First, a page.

But then…but then, Raptor shows his true colors and throws my entire reading off. Raptor makes so much more sense to me as a character now; all his inconsistencies are very much on purpose, as he’s clearly playing a role in order to get Nightwing on his side. I could be off, but I’d peg him as a straight-up sociopath; I’m assuming he’s not actually from the circus, and was just planting clues that he is in order to gain Dick’s affection. If so, those parting words about Dick’s mom are especially heartless.
Ultimately, though, the role Raptor seems to be playing is the role of Nightwing himself.
Several times throughout Nightwing 4 we see the similarities between Dick and Raptor highlighted; they have many of the same goals and mannerisms, even if they came to their mission from opposite sides of the law. The question now is, if Raptor was simply using Nightwing’s methods to manipulate and deceive him, and if Dick’s trust in Raptor is misplaced, then does that mean he’s in the wrong in his argument with Batman? Does that mean Nightwing would be a better hero if he was just like Batman? It’s not necessarily the most original question to pose, but I’m interested to see Seeley’s answer to it regardless.
Shane: Well, if we were wondering how Batman would feel about Superman crashing his Moon-Batcave, we get our answer in this issue. All that and more! The random inclusion of all the Kryptonian spirits sort of comes full circle in a few ways, as Superman uses their power to defeat the Eradicator (bringing back an old friend in the process), while the spirits validate Superman’s legacy — against everything Eradicator has been saying — in a pretty heartwarming display of fireworks. And those fireworks are, arguably, the biggest part of it, because they help announce Superman’s existence to the world. After all, when an energy meteor is rising from the moon, you sort of have to take notice, and through powerful telescopes, everyone saw Superman — a new Superman, replacing the one they lost — saving the day, in front of an iconic lunar monument, no less. It’s a picture-perfect moment, and just one of the few in the issue.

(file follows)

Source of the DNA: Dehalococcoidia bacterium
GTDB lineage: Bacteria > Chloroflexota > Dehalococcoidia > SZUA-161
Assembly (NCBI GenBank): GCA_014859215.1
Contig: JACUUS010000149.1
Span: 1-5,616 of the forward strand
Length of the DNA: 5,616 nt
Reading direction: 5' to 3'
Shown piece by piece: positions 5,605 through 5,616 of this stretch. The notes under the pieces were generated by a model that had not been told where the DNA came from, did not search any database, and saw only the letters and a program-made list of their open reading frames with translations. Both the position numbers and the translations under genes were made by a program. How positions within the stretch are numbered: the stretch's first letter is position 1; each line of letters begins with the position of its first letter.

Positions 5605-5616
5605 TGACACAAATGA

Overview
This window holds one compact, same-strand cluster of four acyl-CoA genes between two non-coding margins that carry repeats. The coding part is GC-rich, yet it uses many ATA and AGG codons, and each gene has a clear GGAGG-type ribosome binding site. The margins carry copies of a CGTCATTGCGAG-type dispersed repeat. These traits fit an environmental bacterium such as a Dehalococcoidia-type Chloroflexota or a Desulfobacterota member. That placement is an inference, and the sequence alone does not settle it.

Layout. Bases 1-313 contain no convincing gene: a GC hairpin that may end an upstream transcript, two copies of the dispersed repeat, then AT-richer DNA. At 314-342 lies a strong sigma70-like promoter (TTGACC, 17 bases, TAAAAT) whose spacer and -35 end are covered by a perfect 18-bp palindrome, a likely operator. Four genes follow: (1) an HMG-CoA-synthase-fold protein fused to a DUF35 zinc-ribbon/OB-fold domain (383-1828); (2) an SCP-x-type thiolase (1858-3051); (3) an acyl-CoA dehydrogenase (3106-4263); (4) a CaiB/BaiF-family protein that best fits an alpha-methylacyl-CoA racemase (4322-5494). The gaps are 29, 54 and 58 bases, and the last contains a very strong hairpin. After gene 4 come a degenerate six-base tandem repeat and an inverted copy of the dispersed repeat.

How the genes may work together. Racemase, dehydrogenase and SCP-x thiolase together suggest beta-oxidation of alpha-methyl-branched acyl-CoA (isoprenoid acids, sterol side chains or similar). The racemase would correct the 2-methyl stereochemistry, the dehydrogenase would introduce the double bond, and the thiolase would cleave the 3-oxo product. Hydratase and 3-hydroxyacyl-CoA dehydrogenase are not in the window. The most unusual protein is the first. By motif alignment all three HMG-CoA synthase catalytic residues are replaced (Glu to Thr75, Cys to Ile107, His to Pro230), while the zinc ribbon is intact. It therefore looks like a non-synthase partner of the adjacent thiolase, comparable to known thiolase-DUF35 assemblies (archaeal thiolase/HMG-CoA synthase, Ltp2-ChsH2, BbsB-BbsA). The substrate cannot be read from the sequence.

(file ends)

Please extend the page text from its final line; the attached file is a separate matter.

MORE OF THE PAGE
I’m not going to say that I understand or love how the spirits became a huge focus of this arc, and I definitely think it muddled the story, but it definitely helped get us from point A (a very, very complicated Superman situation) to point B (he’s once again the beloved world hero). Action Comics is going through the same thing, extending the drama of multiple Clarks, Loises and Supermans out to further arcs, but I really look forward to the main Superman title moving forward to tell iconic and positive Superman stories. Tomasi and Gleason seem all for that, with this issue full of timeless moments. Starting with the scene on the moon, Superman goes on to receive the keys to the city, and then confronts the Justice League in a way that’s absolutely perfect for the character:
Man, look at that. Some fine artwork from Patrick Gleason, presenting our hero in all his glory: he’s beaming, and in more ways than one. The New 52 Superman had his time, during which this Superman got to mope around in the shadows, hiding to protect his family. But now, he’s back in the spotlight, with his son — officially, and finally, Superboy — at his side. Let’s do this.
The conversation doesn’t stop there, because you certainly read something that we didn’t. What do you wanna talk about from this week?